I felt entirely unprepared for my first NAFSA annual conference. Despite reading multiple blog posts about attending the conference for the first time (like these two great posts: The Real Deal: Secrets of the NAFSA National Conference by Carrie Niesen of melibeeglobal.com or NAFSA for Newbies – 2013 Edition by Brooke Roberts of InsideStudyAbroad.com), ordering a stack of business cards to exchange with other attendees, and printing out a few copies of my resume (with plans to get it reviewed at the career center and make changes), I still felt unorganized and unprepared. I had planned out a packed schedule of volunteering and attending sessions, knowing full well that things would change as soon as I got there. In a way, planning your NAFSA schedule is a lot like planning your college course schedule; sessions that sound awesome will, by fate, overlap and even a session that sounds like a great fit on paper (or on the computer screen) might not be such a great fit after all.
Like most of my Twitter feed, I was up late into the night packing and even had to toss a few things into the dryer right before I left. This only added to that feelings of anxiety and nervousness; “What if I don’t meet anyone?” I asked myself, an entirely preposterous question to ask because it’s impossible not to meet a single person at NAFSA! I am an introvert by nature (which you probably already knew if you’ve read my post about study abroad for introverts), so the idea of walking up to a person, introducing myself and launching into my elevator pitch is uncomfortable and somewhat terrifying. Aside from that though, I really enjoy meeting and talking to new people! What helped ease my nerves a bit is this: almost everyone feels somewhat awkward approaching a stranger and striking up a conversation. And it’s always easy to get a conversation started when you’re carrying around a cardboard cut out of a spotlight.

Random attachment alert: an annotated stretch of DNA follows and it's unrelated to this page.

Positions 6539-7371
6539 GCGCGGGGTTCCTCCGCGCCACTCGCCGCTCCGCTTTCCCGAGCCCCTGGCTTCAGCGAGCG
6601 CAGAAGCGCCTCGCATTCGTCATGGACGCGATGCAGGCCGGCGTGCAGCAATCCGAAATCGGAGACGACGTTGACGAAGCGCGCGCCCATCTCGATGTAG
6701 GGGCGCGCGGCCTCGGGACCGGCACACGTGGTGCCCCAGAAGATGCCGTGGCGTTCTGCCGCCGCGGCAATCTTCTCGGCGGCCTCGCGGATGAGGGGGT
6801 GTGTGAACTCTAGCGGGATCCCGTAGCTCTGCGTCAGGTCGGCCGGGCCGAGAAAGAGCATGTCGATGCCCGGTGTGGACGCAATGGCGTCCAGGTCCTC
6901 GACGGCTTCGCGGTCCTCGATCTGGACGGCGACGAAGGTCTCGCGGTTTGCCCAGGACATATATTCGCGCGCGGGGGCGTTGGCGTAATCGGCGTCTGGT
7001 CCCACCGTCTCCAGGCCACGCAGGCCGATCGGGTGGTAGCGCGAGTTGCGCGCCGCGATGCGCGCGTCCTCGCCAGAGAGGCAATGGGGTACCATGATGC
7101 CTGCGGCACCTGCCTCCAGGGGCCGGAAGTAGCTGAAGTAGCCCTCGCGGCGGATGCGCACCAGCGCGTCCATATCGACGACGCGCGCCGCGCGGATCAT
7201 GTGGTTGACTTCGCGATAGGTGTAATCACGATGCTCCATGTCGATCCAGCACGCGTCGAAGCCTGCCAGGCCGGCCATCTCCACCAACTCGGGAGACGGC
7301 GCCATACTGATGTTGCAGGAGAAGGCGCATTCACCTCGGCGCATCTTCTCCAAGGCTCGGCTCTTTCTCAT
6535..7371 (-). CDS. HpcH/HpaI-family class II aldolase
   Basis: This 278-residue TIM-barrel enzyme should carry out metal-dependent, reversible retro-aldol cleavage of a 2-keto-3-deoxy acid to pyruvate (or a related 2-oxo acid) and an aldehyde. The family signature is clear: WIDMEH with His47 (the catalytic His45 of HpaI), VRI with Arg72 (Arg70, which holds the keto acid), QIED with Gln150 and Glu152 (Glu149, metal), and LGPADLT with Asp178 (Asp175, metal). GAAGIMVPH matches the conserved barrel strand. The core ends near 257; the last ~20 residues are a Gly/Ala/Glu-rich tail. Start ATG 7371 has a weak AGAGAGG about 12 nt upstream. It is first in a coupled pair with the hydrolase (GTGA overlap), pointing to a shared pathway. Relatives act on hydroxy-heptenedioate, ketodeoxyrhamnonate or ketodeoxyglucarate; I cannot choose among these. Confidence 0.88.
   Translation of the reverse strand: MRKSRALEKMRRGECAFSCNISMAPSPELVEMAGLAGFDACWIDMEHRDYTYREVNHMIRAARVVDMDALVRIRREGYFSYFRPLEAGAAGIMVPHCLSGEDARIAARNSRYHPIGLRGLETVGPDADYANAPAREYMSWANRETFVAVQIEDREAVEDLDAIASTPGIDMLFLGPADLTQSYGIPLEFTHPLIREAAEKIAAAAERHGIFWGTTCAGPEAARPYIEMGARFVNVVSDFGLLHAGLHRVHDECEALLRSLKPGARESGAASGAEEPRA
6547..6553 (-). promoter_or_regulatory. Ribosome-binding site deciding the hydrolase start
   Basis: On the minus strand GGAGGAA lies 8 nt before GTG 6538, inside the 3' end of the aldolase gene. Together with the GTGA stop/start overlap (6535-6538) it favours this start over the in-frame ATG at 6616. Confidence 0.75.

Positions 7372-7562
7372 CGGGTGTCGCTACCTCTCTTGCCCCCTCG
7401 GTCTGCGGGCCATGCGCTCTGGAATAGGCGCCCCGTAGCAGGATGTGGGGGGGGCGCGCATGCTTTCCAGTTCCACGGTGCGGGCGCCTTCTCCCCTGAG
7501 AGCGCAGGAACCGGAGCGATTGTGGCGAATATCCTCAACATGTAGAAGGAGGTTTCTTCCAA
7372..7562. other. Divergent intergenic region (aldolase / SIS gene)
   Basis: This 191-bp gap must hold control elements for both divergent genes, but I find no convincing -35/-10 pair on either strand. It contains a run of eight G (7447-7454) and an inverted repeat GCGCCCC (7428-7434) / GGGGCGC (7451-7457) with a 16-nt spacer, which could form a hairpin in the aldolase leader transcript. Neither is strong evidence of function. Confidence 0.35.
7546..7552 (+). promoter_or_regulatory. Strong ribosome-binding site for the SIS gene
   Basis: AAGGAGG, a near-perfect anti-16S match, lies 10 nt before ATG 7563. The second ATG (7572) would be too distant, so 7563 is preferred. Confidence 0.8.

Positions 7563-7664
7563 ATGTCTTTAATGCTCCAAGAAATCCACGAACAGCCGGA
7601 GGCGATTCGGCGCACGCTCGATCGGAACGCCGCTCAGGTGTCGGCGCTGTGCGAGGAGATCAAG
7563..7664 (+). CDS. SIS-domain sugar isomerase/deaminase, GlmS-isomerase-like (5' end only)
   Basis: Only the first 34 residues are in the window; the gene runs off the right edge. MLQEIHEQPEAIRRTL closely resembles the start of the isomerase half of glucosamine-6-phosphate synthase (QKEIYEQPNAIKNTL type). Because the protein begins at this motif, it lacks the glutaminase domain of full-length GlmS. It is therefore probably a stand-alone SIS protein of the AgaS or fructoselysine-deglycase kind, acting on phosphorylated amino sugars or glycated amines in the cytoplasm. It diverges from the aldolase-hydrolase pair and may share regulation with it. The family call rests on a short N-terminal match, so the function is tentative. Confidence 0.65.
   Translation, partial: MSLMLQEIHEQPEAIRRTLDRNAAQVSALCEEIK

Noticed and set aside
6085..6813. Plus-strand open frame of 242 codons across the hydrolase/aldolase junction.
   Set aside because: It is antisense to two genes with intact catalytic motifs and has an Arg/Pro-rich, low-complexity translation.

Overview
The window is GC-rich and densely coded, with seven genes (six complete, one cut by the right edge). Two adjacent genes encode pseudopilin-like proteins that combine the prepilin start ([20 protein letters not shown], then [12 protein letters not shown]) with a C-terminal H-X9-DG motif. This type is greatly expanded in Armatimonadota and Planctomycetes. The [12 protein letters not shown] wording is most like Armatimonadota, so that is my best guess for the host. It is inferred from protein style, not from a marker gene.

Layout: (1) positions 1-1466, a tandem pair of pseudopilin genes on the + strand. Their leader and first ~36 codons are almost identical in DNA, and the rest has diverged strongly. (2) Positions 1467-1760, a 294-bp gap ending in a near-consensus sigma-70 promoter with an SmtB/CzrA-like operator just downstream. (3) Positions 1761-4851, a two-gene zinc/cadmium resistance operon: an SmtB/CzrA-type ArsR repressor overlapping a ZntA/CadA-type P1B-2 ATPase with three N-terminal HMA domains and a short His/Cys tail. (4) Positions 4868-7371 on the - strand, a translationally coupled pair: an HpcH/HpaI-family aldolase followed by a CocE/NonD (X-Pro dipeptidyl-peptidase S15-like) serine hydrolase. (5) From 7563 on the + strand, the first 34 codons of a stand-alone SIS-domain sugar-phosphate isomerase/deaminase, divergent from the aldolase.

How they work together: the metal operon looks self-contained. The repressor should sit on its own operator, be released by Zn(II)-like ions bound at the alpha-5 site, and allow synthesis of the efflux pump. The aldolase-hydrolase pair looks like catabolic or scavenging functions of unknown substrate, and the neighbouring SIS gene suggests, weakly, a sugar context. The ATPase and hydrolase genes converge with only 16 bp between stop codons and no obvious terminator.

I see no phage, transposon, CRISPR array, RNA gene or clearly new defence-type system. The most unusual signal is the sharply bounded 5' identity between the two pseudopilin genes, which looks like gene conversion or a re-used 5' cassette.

And hey! I survived a year in Germany knowing only one person upon arrival in country, so I could definitely handle a week at NAFSA. Especially because I already knew several people attending, including my fellow Study Abroad Spotlight intern, Kristin Uyl, and our fearless leader, Emily Sweeney.
I road tripped to St. Louis with Kristin and another international education enthusiast. All my nerves seemed to disappear without a second thought, replaced by the sheer excitement of meeting Kristin (and Sparky!) and finally making it to St. Louis. If you follow our Twitter feed or our Facebook posts, then you saw how much fun we were having with Sparky on the long drive.
Unfortunately, I missed out on the entire first day of my NAFSA experience, including the First Timers Speed Networking event and the Education Abroad Knowledge Community reception because I was sick in bed with a 24-hour stomach virus. This was not the start to NAFSA I had envisioned and I felt “behind” after missing the first day, as if all the networking that could ever take place had already happened.